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Follow the prawns
  |  First Published: March 2016



Huge schools of salmon and tailor have patrolled our coastline, and surf fishing has become a very rewarding pastime. Reports have come in from all our surf beaches of anglers catching big salmon, with some well over 3kg and tailor nearly as big. Baitfishers with surf rods or anglers using light tackle and spinning with metal lures have taken the best catches.

The gutters and eddies hold good-size bream, mullet and flathead, which can be caught with a variety of bait including pippis, sandworm, prawn and salted baits. Anglers have reported catches of gummy shark while fishing both in the early morning, or late afternoon into the evening using squid legs, pilchards, blue bait and fresh fillets.

Offshore the fishing is great whenever the weather permits. Anglers have complained about the windy conditions and rough seas. On good days, anglers have reported plenty of gummy shark, flathead, gurnard, barracouta, squid, and pinkie snapper caught on a variety of baits. For the anglers who want more action, things have been a bit patchy, kingfish are here with many schools sighted but anglers have struggled to capture good size yellowtail. So far Marlo reef seems to only hold rat kingfish up to 65cm. Other reefs further north including the Bemm River Reef and further on to Tamboon Reef see bigger kings caught, although this can change over night. Anglers have also reported catches of sevengill shark, blue shark, and the occasional mako shark.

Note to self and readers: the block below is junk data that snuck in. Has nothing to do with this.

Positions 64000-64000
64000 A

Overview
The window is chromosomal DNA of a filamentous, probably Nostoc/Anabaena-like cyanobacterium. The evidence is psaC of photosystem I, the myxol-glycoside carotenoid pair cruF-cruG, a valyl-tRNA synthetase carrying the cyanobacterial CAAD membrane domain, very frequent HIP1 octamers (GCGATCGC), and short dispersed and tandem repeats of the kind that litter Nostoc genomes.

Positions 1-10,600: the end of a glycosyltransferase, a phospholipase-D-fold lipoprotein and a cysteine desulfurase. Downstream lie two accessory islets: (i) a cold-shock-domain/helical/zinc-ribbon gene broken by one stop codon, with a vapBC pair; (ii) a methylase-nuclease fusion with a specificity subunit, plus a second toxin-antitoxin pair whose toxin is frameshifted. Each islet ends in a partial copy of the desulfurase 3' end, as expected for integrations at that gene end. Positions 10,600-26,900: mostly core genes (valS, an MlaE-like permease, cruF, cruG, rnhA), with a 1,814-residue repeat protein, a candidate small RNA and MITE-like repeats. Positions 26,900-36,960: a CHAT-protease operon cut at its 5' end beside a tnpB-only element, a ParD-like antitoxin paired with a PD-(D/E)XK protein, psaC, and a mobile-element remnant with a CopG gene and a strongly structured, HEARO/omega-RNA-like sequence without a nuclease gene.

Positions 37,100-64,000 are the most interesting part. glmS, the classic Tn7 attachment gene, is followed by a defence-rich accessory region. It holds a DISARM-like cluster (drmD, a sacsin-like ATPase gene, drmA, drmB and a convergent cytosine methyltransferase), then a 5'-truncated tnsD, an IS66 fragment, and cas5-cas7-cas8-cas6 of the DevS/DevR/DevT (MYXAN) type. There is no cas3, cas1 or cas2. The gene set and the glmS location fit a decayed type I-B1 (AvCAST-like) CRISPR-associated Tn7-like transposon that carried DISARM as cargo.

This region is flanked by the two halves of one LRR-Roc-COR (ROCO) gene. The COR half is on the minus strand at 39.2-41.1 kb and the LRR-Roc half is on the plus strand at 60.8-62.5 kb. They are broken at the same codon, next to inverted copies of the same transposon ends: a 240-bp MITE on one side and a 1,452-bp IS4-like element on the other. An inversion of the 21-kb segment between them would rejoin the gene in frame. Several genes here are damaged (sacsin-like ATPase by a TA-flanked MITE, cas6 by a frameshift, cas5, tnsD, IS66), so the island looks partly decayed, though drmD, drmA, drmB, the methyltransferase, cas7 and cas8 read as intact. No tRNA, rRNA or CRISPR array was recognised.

The rivers and estuary are serving up premium fishing, with the prawn season in full swing and the prawns moving down towards the entrance in big numbers Big schools of fish can be found throughout the whole system. Large schools of bream can be found as far up the Snowy to the highway bridge at Orbost, so hit the platforms along the river. The same may be said for the Brodribb River, and bream are found all the way up to Lake Curlip, which makes the Brodribb an excellent place to fish. Luderick are in good numbers along the rock groynes that surround the islands and along the riverbanks. Yellow eye mullet are throughout the system and can be found from the entrance up around the islands and up the rivers to both Lake Corringle and Lake Curlip.

As mentioned, the big schools of salmon and tailor that patrol the coastline also enter the system on the incoming tide in huge numbers, which gives anglers plenty of action with metal lures. Many anglers spin from the shore, others troll lures from boats, but both have achieved excellent results.

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